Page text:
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How is HIV passed on?

how hiv is passed on

HIV is found in the body fluids of a person living with HIV. There may be enough HIV to be infectious in semen, genital fluids*, blood and breast milk.

*Definition of genital fluids: Vaginal and cervical secretions, semen (cum), pre-ejaculate (pre-cum) and rectal secretions

To pass on the virus, infected body fluids need to get into someone else’s bloodstream.

The main ways in which HIV is passed on are:

  • unprotected anal or vaginal sex - the risk from oral sex is lower but still exists
  • sharing injecting equipment
  • from a mother to her baby during pregnancy or birth, or when breastfeeding.

HIV can be passed on by receiving blood transfusions or other blood-related products from someone living with HIV, or donations of semen (artificial insemination), skin grafts and organ transplants. However, in the UK, donated blood has been screened for HIV since 1985. Similarly, screening is in place for organ and sperm donation.

Other risk factors

HIV isn’t actually as infectious as many other sexually transmitted infections (STIs). It isn’t automatically passed on every time a positive and a negative person have condomless sex, for example.

Other factors that can affect the risk of HIV being passed on:

If you’re on HIV treatment, there is an extremely low risk of you passing HIV to your partner through unprotected vaginal or anal sex as long as:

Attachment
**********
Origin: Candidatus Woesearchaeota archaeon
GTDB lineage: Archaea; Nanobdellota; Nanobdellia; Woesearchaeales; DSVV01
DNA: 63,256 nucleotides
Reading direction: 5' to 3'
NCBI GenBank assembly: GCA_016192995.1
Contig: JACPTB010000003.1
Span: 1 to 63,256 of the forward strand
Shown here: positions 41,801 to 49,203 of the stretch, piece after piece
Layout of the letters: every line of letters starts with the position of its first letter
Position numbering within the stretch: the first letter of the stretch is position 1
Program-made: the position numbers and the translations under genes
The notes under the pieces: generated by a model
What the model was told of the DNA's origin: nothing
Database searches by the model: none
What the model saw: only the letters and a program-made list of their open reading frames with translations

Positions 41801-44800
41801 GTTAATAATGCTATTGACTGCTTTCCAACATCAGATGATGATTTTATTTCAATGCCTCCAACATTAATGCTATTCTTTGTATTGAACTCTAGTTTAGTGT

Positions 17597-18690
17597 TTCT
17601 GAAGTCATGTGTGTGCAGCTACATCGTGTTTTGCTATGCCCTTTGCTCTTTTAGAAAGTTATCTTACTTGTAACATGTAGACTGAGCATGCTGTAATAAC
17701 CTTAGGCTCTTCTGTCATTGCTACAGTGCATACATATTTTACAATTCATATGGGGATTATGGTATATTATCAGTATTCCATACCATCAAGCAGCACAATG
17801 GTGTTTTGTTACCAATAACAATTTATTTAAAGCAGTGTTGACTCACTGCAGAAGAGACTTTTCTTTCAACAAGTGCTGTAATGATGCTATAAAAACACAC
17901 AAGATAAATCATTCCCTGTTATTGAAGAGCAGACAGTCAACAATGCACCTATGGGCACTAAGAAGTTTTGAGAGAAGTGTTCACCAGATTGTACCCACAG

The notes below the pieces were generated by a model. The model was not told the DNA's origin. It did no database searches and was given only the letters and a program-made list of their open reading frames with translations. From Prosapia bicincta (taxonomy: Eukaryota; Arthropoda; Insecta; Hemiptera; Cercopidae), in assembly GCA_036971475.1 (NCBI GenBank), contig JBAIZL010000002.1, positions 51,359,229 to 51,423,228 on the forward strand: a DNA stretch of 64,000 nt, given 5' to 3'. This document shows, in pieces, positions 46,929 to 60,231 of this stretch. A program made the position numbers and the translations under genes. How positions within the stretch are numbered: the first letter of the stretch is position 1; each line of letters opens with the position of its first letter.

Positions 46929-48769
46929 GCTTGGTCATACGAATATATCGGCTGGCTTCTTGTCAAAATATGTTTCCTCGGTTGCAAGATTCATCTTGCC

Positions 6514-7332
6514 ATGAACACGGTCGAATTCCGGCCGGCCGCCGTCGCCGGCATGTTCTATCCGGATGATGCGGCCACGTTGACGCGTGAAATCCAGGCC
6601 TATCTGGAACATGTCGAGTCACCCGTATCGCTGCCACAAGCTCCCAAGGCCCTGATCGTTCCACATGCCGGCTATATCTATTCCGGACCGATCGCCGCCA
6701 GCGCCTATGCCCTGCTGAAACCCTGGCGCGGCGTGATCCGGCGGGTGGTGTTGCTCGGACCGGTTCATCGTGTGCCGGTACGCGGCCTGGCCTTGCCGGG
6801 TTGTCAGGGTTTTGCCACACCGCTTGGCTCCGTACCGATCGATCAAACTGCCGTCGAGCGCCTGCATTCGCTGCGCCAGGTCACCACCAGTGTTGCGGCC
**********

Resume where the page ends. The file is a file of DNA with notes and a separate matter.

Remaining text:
1. neither you nor your partner have an STI, and
  2. you’ve had a stable undetectable viral load for at least six months.

Condoms are still the best way to prevent the spread of STIs.

Before you make any decision about not using condoms, get advice from your HIV doctor or nurse.

More about HIV:

Next: How is HIV not passed on? ››

‹‹ Previous: The stages of HIV infection



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This article was last reviewed on 23/11/2015 by Anna Peters

Date due for the next review: 23/11/2018

Content Author: Kerri Virani

Current Owner: Kerri Virani

More information:

STIs make no difference to transmission risk in those with suppressed viral load: Davies O et al. Impact of rectal gonorrhoea and chlamydia on HIV viral load and inflammatory markers in the rectum; potential significance for onward transmission. BHIVA conference, Thursday 23 April 2015, abstract O19

Impact of rectal Gonorrhoea and Chlamydia on HIV viral load in the rectum; potential significance for onward transmission, Olubanke Davies, Sinead Costelloe, Juan Tiraboschi, John White, Siobhan O’Shea, Julie Fox, Presentation from BHIVA conference 21-24 April 2015

Men taking HIV treatment have undetectable viral loads in the rectum; sexually transmitted infections make no difference, NAM, Aidsmap, Roger Pebody, 24/4/15

Condoms, NHS Choices, 13/1/15

Wu L Biology of HIV mucosal transmission. Curr Opin HIV AIDS 3(5): 534-540, 2008

Ho DD et al. Quantitation of human immunodeficiency virus type 1 in the blood of infected persons. N Engl J Med 321:1621-1625, 1989

Pudney J et al. Pre-ejaculatory fluid as potential vector for sexual transmission of HIV-1. Lancet 340: 1470, 1992

Fiore JR et al. Correlates of HIV-1 shedding in cervicovaginal secretions and effects of antiretroviral therapies. AIDS 17: 2169-2176, 2003

Neely MN et al. Cervical shedding of HIV-1 RNA among women with low levels of viremia while receiving highly active antiretroviral therapy. Acqir Immune Defic Syndr 44: 38-42, 2007

Zuckerman RA et al. Higher concentrations of HIV RNA in rectal mucosa secretions than in blood and seminal plasma, among men who have sex with men, independent of antiretroviral therapy. J Infect Dis 189: 156-161, 2004

Ziegler JB et al. Postnatal transmission of AIDS-associated retrovirus from mother to infant. Lancet 1: 896-898, 1985

Cohen M et al. Antiretroviral treatment to prevent the sexual transmission of HIV-1: results from the HPTN 052 multinational randomized controlled ART. Sixth International AIDS Society Conference on HIV Pathogenesis, Treatment and Prevention, Rome, abstract MOAX0102, 2011.